According to IBM, 90% of all the data in the world has been created in the past two years. Each of us is utilizing and providing data every time we log in to our computers, browse the Internet or simply drive down the highway with our iPhone in our pocket. The challenge for every industry is how to harness and effectively utilize that data to drive more profitable business.
The life insurance industry has relied mostly on the knock-out approach to underwriting preferred risks. When reviewing the thresholds for individual risk criteria, one may ask whether the system is too liberal – i.e., are we admitting too many questionable risks into our best classes? Yet industry experience seems to indicate that the system works well.
In underwriting, the ability to obtain accurate health information from an applicant is paramount. The practice of asking people to report their health has been perfected over decades, yet under-reporting remains an issue in markets around the world. This leads us to consider: is it something about the way we ask the question?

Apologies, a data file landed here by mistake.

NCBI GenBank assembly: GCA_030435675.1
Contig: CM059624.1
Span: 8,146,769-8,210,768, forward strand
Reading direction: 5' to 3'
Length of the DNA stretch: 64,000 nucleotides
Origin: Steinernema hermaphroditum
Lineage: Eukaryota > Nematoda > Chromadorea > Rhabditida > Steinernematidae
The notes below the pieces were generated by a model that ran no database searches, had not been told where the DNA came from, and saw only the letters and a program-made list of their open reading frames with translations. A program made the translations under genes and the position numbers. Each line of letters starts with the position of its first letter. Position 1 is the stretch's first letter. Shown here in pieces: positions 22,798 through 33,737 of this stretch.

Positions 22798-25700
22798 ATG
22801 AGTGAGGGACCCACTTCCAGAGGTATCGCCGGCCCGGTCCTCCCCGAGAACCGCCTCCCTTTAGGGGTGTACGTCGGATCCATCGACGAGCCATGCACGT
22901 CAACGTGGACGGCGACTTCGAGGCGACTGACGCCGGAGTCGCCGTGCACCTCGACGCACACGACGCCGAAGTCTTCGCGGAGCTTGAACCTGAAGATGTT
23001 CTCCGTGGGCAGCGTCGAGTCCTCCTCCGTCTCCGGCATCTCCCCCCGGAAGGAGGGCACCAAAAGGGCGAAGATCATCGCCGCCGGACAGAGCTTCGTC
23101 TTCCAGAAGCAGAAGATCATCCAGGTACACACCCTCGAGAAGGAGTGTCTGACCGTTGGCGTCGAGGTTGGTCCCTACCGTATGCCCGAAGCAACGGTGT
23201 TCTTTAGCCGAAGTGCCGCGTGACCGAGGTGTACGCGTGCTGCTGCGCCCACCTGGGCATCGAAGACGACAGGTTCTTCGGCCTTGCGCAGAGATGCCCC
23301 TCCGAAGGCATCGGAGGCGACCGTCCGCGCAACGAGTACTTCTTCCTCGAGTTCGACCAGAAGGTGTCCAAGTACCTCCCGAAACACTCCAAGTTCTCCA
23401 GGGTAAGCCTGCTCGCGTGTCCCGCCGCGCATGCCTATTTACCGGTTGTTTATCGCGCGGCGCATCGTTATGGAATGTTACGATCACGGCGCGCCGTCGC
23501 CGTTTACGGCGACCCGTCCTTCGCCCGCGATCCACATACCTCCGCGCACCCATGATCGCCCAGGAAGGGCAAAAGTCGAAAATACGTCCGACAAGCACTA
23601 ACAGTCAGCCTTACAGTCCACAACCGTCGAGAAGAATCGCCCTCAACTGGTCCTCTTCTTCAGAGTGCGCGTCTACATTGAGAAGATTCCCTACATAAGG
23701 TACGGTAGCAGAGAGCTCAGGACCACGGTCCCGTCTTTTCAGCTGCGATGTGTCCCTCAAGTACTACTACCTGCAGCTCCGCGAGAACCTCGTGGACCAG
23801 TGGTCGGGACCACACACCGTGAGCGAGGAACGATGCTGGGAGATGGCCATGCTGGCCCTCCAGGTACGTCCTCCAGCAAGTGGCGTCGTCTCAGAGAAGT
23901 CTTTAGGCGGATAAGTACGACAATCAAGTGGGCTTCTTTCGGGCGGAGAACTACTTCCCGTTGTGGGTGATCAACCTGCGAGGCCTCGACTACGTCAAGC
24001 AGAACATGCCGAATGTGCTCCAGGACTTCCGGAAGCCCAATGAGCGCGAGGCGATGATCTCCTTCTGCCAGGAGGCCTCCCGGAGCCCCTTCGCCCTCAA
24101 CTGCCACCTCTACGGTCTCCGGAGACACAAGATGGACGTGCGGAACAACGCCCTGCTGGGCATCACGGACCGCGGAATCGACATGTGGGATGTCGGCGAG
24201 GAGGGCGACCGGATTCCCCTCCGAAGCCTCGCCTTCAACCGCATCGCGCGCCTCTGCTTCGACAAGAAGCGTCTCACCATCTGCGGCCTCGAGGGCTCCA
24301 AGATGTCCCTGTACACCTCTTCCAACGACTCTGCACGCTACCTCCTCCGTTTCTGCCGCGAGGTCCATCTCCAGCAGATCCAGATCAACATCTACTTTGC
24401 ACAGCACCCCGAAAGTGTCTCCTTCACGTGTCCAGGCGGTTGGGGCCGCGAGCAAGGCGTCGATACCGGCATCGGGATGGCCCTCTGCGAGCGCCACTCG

With decades of underwriting experience to research, the author reviews some of the criteria commonly used to try to answer the question: “We have done well in the past, but could the industry use its criteria to make risk selection more effective?”
In my last blog discussing Gen Re’s work on decision biases, I shared how something called the fundamental attribution error inclines us to overweight the contribution that individual attitude and skill makes to our performance and underweight the role of the context in which we work.